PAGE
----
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Star Wars: Age Of Republic – Obi-Wan Kenobi #1

Jedi Knight Obi-Wan Kenobi made a promise to his dying master to train Anakin Skywalker, thought to be the Chosen One of legend long prophesied to bring balance between the light and dark sides of the Force. But both Obi-Wan and Anakin are still adjusting to their roles as teacher and student….

Writer: Jody Houser
Penciller: Wilton Santos, Cory Smith
Inker: Walden Wong
Letterer: Travis Lanham
Colorist: Java Tartaglia
Cover artist: Paolo Rivera
Publication date: January 2, 2019
Pages: 23

The training of Anakin Skywalker by Obi-Wan Kenobi was always a fascinating thread to follow through the prequel era. Foisted on the freshly-minted young Jedi Knight following the death of Qui-Gon Jinn, Obi-Wan never appeared to be ready to train Anakin. Similarly, Anakin always appeared to take time to warm to Obi-Wan. The loss of Qui-Gon was felt by far more than those immediately surrounding him – even Count Dooku wished for the wise counsel of his former padawan – and arguably the fate of the galaxy would have taken a very different route had Qui-Gon been around to steer Anakin down the path of the Jedi.

Star Wars: Age Of Republic – Obi-Wan Kenobi #1, part of the larger Age of  series, does an admirable job of revealing the moment that Obi-Wan reaches the point of feeling a worthy successor to Qui-Gon in the role of teacher. The Phantom Menace showed his determination to carry out the final wishes of Qui-Gon, but Anakin and Obi-Wan knew that their relationship was created following the death of their mutual master. Writer Jody Houser does a great job of crafting what is on the face of it a simple tale of a mission to the Mid Rim, but layers it with history, flashbacks and quiet moments of contemplation that nail the prequel era feel and deliver a worthy entry into the canon.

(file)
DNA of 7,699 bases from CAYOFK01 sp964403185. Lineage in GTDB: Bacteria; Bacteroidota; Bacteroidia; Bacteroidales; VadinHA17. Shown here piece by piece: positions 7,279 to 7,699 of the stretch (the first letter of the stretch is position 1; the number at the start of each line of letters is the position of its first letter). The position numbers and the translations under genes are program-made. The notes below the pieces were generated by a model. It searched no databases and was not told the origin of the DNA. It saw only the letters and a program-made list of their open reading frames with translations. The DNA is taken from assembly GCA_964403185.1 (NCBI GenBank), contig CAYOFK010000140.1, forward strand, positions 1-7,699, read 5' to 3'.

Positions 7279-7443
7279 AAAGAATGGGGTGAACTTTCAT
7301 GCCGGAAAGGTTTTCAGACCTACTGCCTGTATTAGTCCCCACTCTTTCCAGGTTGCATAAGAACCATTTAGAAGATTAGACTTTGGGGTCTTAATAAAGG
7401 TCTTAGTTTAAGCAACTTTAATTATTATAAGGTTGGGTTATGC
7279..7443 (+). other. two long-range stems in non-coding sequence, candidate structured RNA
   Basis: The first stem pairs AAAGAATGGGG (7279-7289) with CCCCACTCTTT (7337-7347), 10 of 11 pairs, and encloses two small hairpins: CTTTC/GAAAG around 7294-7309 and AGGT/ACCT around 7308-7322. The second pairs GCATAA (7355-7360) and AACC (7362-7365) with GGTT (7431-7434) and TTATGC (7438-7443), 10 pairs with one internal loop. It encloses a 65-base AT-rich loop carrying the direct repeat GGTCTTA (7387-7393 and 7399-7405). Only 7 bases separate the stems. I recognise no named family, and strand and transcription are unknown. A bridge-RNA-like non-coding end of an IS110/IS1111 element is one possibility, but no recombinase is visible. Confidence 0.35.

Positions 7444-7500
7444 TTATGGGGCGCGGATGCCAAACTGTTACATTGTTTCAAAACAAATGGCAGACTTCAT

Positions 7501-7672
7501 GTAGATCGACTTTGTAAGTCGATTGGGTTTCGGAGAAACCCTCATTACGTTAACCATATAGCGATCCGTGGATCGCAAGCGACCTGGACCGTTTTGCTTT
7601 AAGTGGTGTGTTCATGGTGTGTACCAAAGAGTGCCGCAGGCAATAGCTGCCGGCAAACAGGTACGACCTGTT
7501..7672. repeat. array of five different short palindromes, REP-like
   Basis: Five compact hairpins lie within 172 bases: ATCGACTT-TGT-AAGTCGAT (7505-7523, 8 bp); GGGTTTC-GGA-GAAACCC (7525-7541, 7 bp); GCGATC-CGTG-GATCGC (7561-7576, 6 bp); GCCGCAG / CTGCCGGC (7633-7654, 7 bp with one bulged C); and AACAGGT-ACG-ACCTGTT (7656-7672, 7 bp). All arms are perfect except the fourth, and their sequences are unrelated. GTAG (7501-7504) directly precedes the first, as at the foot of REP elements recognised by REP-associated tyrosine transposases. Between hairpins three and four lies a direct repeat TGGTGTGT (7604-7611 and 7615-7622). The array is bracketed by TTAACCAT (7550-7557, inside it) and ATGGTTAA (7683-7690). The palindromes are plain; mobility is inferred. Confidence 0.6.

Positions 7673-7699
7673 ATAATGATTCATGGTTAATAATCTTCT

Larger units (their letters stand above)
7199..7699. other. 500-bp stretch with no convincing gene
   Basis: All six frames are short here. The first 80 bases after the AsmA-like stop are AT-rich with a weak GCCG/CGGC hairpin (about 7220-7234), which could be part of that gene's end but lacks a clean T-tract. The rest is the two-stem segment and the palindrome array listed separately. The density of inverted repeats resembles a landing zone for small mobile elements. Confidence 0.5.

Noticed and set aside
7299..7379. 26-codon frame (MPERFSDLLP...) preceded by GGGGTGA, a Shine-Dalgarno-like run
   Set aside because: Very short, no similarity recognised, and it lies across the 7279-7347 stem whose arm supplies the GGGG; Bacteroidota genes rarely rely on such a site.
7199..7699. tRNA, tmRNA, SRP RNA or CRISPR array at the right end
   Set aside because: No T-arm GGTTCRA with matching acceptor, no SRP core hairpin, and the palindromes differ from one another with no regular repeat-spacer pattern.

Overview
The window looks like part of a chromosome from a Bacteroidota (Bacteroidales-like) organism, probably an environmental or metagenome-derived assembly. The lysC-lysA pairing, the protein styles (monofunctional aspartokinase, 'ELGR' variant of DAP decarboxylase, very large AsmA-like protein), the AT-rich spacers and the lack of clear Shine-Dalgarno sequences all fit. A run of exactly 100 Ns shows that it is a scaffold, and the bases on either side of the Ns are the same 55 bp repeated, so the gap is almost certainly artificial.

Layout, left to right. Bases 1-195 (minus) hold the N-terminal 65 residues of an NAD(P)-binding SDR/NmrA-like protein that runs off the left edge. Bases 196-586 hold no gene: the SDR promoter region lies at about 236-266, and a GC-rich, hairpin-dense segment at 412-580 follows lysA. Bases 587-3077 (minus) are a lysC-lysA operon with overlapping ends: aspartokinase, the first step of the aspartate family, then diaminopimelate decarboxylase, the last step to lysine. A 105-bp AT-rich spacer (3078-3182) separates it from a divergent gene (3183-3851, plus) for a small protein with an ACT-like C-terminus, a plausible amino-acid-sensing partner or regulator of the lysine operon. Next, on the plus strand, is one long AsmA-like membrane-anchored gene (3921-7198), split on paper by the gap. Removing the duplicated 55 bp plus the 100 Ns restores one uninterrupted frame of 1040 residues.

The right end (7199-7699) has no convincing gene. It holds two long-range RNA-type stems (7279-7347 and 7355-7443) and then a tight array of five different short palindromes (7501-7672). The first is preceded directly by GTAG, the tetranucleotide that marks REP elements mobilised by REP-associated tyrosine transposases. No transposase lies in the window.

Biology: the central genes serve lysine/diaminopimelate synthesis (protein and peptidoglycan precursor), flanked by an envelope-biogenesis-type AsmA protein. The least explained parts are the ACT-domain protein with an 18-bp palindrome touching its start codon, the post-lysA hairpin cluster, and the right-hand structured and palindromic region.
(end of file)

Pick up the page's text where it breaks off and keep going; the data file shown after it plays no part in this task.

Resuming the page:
You can feel equally for Obi-Wan as you can for Anakin. Anakin was born a slave and then sent to a new world far from home, surrounded by young padawans that he believes he has surpassed already. Obi-Wan feels his young padawan isn’t ready to progress, not heeding his words of encouragement or instruction. A cockpit scene on the way to Dallenor in the Mid Rim illustrates perfectly the disconnect between the two. Obi-Wan trying to coolly explain his feelings, Anakin taking offense where none was intended.

That Anakin solves their issues with the Krypder Riders, a local gang of pirates who try to steal Kenobi’s lightsaber from him, using skills taught to him by Kenobi brings the two closer. Obi-Wan explains that Anakin has been ready for a long time and it was his own insecurities that held him back. As Master Yoda had said back on Coruscant, “If train him you must, young Kenobi, train him well.”

The artwork by pencillers Wilton Santos and Cory Smith and inking by Walden Wong is first class, aided by evocative colouring by Java Tartaglia. While there is no indication of when the story sits in the chronology other than at some point between The Phantom Menace and Attack of the Clones, by the age of Anakin I would estimate this to be pretty much plum between the two, about 27 BBY. As opposed to other entries in the series this feels like proper care and attention has been poured over it, the feel of the era bouncing off the page and the voices of the characters very much on point. Houser and the art team have done a first-class job on this issue, and while only being 23 pages long it succeeds in adding depth and dimension to two characters who’s action helped shape the fate of the galaxy.